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Teaching Students to "Show, Don't Tell" in Their Writing

By Beth Newingham on January 31, 2013
  • Grades: 3–5

This is one of the most powerful ways to significantly improve student writing. If you are unfamiliar with the concept, the goal is to teach students not to tell what is happening in their stories (Amy was nervous), but to show what is happening instead (Amy’s palms were sweaty).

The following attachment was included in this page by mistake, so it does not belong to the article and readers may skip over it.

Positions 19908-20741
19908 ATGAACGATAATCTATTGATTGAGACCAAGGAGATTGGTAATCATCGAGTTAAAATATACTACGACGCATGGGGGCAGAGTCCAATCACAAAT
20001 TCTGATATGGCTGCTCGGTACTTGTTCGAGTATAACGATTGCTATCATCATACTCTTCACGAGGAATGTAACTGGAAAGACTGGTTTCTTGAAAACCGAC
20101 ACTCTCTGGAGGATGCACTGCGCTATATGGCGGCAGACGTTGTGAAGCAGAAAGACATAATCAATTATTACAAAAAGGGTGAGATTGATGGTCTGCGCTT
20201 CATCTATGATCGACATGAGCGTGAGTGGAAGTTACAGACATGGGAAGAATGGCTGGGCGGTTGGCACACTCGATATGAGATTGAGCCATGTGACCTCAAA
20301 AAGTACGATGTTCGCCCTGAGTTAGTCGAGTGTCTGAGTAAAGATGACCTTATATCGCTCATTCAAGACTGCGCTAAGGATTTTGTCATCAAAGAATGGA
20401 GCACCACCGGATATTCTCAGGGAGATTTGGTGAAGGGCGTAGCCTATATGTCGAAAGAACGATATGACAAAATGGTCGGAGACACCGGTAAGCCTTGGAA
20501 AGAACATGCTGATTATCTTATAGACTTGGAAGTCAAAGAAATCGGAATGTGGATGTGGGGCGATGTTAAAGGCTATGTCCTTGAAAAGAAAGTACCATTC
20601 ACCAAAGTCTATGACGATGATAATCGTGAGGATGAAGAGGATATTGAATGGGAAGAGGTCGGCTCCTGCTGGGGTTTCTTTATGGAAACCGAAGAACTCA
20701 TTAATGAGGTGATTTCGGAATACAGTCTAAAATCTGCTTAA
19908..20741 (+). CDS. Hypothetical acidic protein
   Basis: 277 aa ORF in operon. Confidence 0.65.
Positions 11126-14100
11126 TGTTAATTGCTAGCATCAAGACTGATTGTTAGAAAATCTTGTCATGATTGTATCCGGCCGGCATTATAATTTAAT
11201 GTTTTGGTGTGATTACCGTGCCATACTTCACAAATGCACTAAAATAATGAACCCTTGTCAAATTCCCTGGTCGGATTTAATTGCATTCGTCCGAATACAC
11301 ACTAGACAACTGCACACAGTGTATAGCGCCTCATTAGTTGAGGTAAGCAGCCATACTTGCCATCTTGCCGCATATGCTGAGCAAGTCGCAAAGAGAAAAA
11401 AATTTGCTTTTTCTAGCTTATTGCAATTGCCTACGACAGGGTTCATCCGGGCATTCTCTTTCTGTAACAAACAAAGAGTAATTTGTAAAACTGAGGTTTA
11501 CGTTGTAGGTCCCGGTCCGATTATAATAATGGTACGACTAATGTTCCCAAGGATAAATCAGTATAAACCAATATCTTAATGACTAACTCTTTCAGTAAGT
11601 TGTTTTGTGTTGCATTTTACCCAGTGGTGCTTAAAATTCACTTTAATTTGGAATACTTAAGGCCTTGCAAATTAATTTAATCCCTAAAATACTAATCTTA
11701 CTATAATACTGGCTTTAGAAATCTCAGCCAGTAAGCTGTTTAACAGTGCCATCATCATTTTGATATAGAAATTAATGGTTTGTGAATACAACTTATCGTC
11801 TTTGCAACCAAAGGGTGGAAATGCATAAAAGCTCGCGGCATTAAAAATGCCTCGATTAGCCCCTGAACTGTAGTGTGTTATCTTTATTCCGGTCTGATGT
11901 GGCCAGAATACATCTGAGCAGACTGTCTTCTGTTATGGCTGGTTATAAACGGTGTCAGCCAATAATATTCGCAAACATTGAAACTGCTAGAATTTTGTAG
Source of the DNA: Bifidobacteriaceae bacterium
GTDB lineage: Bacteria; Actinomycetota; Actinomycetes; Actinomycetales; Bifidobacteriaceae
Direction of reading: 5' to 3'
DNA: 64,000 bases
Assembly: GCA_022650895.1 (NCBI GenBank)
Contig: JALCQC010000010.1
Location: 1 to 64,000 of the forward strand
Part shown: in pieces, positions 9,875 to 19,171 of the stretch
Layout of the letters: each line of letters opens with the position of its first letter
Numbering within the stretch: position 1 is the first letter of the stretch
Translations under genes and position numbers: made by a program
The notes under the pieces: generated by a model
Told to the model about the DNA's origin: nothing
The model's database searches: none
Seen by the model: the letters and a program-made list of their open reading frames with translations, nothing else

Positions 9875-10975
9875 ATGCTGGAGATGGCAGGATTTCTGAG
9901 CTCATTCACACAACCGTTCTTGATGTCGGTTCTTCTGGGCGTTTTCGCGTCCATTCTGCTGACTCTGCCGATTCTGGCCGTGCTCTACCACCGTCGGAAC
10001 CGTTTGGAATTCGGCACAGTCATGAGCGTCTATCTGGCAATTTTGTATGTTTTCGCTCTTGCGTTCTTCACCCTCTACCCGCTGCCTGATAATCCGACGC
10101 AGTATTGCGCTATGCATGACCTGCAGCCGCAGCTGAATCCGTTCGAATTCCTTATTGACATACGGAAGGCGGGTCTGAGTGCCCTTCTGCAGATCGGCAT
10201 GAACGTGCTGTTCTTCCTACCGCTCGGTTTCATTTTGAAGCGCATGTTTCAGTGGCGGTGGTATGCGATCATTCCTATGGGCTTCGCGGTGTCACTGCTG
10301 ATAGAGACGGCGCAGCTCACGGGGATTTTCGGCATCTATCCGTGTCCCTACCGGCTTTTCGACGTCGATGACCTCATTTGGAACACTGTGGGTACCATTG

When I teach the following writing mini-lesson on my SMART Board, students bring their Writer’s Notebooks to the carpet. The first few slides provide students with examples of showing vs. telling, and then they are given three telling sentences. They must choose one to rewrite as a showing paragraph (the active engagement part of the mini-lesson). Students then head back to their seats and attempt to incorporate this skill into their own writing.

Download the complete SMART Board file.

Comments (2)

Responding to your comment, I don't see any link to a worksheet, only the SMART Board file. That is working for me.

I have tried opening the worksheets, but it doesn't work.

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